Interior Minister Frantisek Bublan has defended police intervention that on Saturday brought to an end an illegal music festival known as Czechtek. Police - numbering more than a thousand and in full riot gear - resorted to using tear gas and water cannons against hundreds of partygoers on a meadow near the village of Mlynec na Tachovsku, west Bohemia. Many refused to leave the grounds and began throwing bottles. According to reports dozens suffered mostly minor injuries, with around twenty partygoers and five officers suffering more serious wounds requiring medical attention.
Despite the clash, the interior minister called the police intervention "necessary", though he said he regretted there had been injuries. Mr Bublan pointed out that officers decided to act following an assessment by a public prosecutor and an authorised expert at the scene, who backed earlier complaints by neighbouring landowners that visitors had damaged private property and broken the law. Police gave a half-hour advance warning before resorting to force to push attendees off the grounds. On the whole some 5,000 visitors attended the Czechtek festival before it was rolled up Saturday.
Steps taken by police at Czechtek on Saturday have drawn criticism from at least one member of the opposition, right-of-centre Civic Democrat MP - and shadow Interior Minister - Ivan Langer. On Saturday Mr Langer accused police of bowing to political pressure from the Prime Minister's office, saying police had not learned from similar events in the past. But, the head of the Tachov region police, Jaromir Knize rejected the charge.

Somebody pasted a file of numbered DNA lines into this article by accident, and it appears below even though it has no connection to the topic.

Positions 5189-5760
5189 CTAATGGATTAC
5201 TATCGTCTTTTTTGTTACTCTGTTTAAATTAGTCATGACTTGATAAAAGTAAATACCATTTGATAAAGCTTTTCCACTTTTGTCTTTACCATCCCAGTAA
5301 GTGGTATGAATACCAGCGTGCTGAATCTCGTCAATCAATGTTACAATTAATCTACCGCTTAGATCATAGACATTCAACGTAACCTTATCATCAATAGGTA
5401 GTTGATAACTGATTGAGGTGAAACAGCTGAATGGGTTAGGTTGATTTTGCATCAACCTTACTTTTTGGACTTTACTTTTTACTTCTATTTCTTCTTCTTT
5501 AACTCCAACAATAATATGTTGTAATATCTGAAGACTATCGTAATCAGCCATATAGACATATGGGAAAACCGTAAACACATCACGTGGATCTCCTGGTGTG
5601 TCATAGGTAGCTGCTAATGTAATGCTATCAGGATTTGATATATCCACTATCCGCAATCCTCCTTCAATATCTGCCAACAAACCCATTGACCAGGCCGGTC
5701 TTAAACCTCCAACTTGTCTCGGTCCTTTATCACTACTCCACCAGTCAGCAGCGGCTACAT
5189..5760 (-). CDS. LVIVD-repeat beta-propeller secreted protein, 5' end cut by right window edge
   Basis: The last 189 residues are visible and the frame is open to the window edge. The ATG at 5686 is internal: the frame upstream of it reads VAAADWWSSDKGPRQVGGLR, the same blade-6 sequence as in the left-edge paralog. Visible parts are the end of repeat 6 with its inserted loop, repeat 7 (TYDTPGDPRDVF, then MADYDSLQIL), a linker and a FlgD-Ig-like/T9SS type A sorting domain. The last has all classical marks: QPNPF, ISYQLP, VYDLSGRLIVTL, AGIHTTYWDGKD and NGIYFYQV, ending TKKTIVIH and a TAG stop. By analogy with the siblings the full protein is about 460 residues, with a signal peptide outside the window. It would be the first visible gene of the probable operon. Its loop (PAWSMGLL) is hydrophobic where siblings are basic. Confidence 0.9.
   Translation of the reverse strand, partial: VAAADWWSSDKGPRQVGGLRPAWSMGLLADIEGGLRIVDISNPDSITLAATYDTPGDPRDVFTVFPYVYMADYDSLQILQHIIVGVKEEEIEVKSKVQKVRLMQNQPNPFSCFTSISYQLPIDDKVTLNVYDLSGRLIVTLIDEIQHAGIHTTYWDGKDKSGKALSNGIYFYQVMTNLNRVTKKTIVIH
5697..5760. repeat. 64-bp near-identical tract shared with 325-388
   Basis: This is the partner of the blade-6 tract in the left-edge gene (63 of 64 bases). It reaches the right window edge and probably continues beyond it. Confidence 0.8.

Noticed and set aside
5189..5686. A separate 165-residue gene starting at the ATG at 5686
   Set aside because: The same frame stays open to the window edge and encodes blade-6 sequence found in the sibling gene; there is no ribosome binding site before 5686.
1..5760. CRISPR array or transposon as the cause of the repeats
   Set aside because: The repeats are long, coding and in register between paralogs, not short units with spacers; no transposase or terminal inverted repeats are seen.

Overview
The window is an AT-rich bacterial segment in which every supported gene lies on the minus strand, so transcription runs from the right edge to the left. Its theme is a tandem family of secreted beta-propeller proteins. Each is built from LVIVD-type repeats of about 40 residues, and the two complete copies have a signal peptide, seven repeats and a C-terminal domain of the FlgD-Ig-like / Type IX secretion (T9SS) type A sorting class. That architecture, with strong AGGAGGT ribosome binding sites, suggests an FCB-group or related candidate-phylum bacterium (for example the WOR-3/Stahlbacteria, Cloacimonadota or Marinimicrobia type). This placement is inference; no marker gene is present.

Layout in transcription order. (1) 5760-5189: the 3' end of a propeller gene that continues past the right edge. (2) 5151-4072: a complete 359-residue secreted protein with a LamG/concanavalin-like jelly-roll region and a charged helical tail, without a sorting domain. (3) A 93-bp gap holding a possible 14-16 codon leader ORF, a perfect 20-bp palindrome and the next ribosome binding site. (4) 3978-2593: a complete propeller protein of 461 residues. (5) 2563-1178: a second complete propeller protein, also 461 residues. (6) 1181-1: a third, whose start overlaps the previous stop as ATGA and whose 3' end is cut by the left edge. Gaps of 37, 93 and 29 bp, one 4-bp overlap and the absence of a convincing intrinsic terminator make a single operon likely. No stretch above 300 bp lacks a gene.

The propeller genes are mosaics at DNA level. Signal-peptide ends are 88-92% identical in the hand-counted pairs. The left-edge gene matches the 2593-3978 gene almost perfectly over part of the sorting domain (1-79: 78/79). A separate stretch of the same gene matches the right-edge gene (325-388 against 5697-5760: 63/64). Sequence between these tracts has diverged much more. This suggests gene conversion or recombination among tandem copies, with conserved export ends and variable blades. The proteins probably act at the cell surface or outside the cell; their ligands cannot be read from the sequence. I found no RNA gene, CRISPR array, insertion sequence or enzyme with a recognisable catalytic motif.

Meanwhile, on Sunday hundreds of young people gathered in front of the Interior Ministry in Prague to protest the police crackdown.
One partygoer was killed trying to reach festival grounds on Saturday after being struck by a motor vehicle - possibly a large truck. Police are trying to determine whether it was a clear hit-and-run, with the driver knowingly leaving the crime scene.
The Czech Republic has officially accepted the military command of the KFOR mission in Kosovo for one year, beginning Sunday. Along with monitoring on the border with Serbia, Czech soldiers in the KFOR mission will now supervise the work of 1,500 counterparts from five other European countries. Defence Minister Karel Kuehnl praised European partners' confidence in the Czechs, who take over from the Finnish army. The Czech Republic is the first of the newer wave of NATO countries to be entrusted with command over other contingents. At present, the Czech Republic has about 500 soldiers in the Kosovo region.
The Czech tabloid Blesk has reported that a Czech businessman, Frantisek Priplata, sentenced to eight years in prison for incitement to murder in Romania, has escaped to the Czech Republic to avoid his sentence. According to the daily, Mr Priplata was to begin serving his jail time but escaped and was seen in the Czech Republic at a social event. The Justice Ministry has responded by saying it expects Romanian authorities will issue an international arrest warrant, leading to likely extradition proceedings. A regional court could rule on the decision with the justice minister issuing a final word on the case.
Monday should see sunshine throughout the day with daytime temperatures of around 25 degrees Celsius.
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